Budget 2018: What will dominate FM Arun Jaitley proposals – Economics or Politics? Find out

Published: January 30, 2018 5:20 PM

Budget 2018: Prior to the Union Budget, FM Arun Jaitley is walking a thin rope. Will the focus be on winning general elections of 2019 or will the country’s long-term growth prospect get a nod?

Economics or Politics, which way FM Jaitley tilt in Budget 2018?Budget 2018: Macro triggers and intensifying competition across the world to attract investments suggest very little leeway for Indian Finance Minister Arun Jaitley to roll out a populist budget.

Budget 2018: It’s budget time! And market is raft with speculations as usual. Will it be a populist one, or will the government stay on course and continue its reform agenda as PM Modi suggested in an interview to a popular news channel? Macro triggers and intensifying competition across the world to attract investments suggest very little leeway for Indian Finance Minister Arun Jaitley to roll out a populist budget.

Trump administration, as per his election manifesto, has delivered tax cut for American corporates. Reduction of corporate tax from 35% to 21% has global repercussions and India is not an exception. The move will lead to reverse cash flow from emerging markets back to the US. Countering this reverse flow is the major task for FM Jaitley in the run up to the last budget of the present government.

In the Budget 2018, the Modi government is largely expected to cut corporate taxes to 25% from the current 35%. The move will bring cheer to India Inc. However, it will certainly spoil fiscal math for the Indian government. The move will certainly bring more companies into the tax bracket, but it will still impact the revenues of the government which is currently under stress as indirect tax collections are yet to pick up at pre GST levels.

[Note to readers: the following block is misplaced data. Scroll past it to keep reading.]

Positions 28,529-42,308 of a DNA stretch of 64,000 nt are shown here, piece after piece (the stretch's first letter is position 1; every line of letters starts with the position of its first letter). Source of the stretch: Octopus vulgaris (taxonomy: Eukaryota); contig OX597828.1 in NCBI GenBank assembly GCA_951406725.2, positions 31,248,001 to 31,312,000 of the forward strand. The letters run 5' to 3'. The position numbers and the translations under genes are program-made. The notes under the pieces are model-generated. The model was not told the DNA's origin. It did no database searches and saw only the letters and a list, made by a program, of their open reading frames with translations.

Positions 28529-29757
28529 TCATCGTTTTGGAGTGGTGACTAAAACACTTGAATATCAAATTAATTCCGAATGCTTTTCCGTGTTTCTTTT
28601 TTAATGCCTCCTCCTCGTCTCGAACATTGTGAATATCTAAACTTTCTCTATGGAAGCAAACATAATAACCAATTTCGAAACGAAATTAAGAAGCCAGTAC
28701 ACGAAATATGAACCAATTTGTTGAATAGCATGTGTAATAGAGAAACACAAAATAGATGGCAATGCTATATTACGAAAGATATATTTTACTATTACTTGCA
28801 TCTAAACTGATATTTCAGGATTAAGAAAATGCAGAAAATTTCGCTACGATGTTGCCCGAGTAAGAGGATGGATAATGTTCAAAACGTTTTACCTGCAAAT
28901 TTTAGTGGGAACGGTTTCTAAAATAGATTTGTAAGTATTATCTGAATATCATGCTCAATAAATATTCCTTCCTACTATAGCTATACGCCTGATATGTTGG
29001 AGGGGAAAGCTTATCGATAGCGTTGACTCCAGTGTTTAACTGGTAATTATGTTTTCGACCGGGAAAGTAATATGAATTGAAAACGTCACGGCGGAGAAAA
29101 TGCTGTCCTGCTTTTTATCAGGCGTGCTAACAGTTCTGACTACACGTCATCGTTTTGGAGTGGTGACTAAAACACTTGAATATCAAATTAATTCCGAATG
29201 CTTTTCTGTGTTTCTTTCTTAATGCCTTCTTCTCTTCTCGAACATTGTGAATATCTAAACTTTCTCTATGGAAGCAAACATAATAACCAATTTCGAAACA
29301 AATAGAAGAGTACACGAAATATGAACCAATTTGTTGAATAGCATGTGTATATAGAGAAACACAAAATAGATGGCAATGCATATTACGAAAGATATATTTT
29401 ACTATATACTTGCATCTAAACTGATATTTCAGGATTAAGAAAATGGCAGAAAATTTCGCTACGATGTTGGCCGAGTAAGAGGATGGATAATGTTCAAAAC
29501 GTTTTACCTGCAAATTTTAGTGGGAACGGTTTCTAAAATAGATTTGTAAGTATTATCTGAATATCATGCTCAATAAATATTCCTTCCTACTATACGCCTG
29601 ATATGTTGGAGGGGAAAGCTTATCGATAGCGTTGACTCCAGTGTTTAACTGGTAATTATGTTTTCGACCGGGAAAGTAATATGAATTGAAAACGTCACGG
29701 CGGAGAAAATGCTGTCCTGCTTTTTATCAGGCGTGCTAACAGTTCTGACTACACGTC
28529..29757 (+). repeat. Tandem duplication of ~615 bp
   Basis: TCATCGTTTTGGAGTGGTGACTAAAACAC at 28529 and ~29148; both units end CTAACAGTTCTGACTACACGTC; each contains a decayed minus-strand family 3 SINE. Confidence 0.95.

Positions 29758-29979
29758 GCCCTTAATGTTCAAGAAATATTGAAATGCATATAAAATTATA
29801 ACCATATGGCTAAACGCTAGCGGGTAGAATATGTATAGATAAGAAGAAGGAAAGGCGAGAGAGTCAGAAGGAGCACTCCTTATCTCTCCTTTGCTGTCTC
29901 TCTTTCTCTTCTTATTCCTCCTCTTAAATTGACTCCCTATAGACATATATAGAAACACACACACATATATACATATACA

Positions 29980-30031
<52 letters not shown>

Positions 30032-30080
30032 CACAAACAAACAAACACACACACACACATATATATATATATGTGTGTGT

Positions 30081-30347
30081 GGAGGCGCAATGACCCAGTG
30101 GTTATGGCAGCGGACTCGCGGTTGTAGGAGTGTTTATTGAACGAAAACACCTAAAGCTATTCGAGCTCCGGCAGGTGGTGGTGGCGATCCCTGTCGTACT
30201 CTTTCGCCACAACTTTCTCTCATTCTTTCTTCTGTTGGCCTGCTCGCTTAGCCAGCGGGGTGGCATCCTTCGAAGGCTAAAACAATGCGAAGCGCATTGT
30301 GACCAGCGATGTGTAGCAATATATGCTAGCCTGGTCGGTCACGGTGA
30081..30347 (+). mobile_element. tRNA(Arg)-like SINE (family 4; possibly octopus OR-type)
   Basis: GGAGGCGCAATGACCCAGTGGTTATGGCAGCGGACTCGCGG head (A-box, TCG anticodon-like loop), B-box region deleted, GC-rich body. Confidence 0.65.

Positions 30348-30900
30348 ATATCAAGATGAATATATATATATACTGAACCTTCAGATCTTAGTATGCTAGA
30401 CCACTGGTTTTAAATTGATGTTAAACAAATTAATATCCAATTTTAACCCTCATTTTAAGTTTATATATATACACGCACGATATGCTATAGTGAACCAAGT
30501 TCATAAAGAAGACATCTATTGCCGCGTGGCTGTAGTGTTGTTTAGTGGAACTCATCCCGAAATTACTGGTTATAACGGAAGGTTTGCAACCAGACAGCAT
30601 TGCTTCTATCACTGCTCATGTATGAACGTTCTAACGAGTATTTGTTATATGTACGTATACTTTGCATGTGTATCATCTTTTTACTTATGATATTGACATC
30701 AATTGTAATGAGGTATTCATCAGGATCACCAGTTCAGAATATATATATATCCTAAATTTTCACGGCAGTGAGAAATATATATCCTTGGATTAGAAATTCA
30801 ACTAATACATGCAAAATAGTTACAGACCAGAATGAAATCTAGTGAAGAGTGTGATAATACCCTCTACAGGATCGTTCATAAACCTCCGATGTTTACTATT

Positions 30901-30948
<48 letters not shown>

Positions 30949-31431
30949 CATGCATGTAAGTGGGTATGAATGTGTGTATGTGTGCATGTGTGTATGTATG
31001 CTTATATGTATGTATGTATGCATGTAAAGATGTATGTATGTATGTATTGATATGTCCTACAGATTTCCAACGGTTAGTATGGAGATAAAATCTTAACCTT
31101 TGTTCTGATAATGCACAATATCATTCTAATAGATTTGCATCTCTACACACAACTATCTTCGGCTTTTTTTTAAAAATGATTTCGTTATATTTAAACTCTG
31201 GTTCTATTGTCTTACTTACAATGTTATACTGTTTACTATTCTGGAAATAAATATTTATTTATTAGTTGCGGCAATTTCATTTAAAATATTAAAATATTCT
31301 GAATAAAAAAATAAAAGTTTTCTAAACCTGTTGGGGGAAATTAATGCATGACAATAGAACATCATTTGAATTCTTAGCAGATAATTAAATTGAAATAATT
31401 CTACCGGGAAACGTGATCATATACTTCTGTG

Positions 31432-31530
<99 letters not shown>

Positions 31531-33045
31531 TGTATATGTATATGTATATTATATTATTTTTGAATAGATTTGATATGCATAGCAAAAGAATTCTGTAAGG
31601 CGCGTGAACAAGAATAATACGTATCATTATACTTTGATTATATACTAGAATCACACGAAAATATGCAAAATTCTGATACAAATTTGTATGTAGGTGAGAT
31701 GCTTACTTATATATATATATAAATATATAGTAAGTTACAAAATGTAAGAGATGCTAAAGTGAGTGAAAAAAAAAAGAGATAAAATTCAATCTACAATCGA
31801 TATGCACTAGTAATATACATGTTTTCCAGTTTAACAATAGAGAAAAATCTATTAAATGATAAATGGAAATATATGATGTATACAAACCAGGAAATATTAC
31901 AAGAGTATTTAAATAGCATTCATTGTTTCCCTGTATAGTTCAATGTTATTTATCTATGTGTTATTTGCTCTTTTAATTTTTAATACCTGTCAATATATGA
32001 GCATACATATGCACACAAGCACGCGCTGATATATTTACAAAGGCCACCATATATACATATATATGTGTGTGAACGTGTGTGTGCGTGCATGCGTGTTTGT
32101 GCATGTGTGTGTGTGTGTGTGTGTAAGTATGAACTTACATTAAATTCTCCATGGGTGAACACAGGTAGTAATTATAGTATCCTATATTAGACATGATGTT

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In this scenario, the Government will be forced to curb the expenses and stay on reform path in order to maintain fiscal prudence. India’s fiscal deficit is already expected to widen to 3.5% during FY18 breaching the target of 3.2%. Any further deviation will further discourage FIIs who are constantly on a hunt to find attractive investment destination. With the US throwing its hat in the puddle, the competition will only intensify. These compulsions will belie market expectations and leave little room for the government to doll out popular largesse which the market is expecting.

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While rural stress a reality and which cannot be ignored for which the government will provide for, at the same time it is important to shield FIIs from being chased away. In order to generate further revenue divestment will be the theme to watch out for. In FY18, the government managed to achieve the divestment target of Rs 72,500 crore for the first time ever. The target is likely to jump to Rs 90,000 crore for FY19 with about 36 companies lined up for strategic sale, including Air India. Considering the fact, it is not always easy to get attractive valuation for PSUs; success of this strategy depends largely on the market sentiments. In order to search new revenue streams long term capital gain tax can also be expected to be levied. The move is unlikely to be welcomed by the market which might witness an immediate knee-jerk reaction. Therefore, it’s a path to be navigated carefully by the FM.

Prior to the Budget 2018, FM Jaitley is walking a thin rope. Will the focus be on winning general elections of 2019 or will the country’s long-term growth prospect get a nod? The clock is ticking and 1st February is not too far.

(By Jimeet Modi, CEO & Founder at SAMCO Securities)

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